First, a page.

Societies in first year... and second year

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By Hendrike Rahtz, Living Sub-Editor

With the Freshers’ hype dying down and the society welcome emails getting snowed under in your inbox, the society novelty may have simply worn off for some. While this article will not give you a ‘recipe for success’ like some self-help book, nor the magic combination of societies for non-stop socials throughout the week, it does aim to give some friendly advice, taking my own personal experience into account.

First year comes with a mixture of fear and excitement, moving into your new student accommodation, getting lost on campus, and of course, perhaps most frightening but exciting of all, meeting new people.

I always assumed I was too late to join anything.

Of course, you go to the Fresher’s Fair (AKA the Wetherspoons and Dominos voucher free-for-all), where you’ll sign up for a range of activities and societies you had never even realised existed. If you’re like me, well, you might not bother beyond the first welcome emails. You’ve made enough friends in your halls, and met enough coursemates – aren’t societies only made for meeting new people? You have interests but for most, the biggest interest of first year is pubbing and clubbing.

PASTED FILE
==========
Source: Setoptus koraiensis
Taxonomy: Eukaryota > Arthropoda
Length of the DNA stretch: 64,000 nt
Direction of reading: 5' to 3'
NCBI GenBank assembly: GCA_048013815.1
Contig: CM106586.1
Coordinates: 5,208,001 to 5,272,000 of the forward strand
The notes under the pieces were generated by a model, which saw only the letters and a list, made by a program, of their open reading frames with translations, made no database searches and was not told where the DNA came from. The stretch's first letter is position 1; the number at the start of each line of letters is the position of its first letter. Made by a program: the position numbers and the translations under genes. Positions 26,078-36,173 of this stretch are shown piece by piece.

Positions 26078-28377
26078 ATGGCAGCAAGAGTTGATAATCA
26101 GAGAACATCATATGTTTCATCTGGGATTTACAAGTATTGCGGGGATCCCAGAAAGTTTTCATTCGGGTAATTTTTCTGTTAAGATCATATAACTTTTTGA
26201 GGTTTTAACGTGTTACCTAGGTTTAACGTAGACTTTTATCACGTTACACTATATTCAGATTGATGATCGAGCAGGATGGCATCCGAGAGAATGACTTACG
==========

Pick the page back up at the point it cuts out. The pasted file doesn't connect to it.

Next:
However, I watched flatmates go off and become involved in various societies and love it- but I always assumed I was too late to join anything, especially activities the sports teams. But then, through a friend, I started to submit articles to Epigram Music, which was fun, but I still didn’t meet anyone new. Once I applied for a role on the editorial team, that’s when I thought maybe the idea of joining societies might be living up to its potential.

I realised as a second year, attending the Fresher’s Fair, that actually it’s never too late at all to join any society. Even though I had settled into my new flat, it wasn’t like halls anymore – you don’t meet new people as regularly as before, be that a positive or a negative experience! I wanted to make new friends and start new activities. University is probably the best place to do both, and there can be much more to your degree than the course itself. There is a society for everyone. I joined yoga to improve wellbeing; I joined Epigram’s editorial team because I liked writing; I chose to volunteer to get involved in Bristol’s community.

It’s early days for me – but having various activities to take part in during the week provides a well-rounded structure that helps in taking a break from studying. I do recommend it – don’t be shy, whatever your year!

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Featured image: Hendrike Rahtz / Epigram


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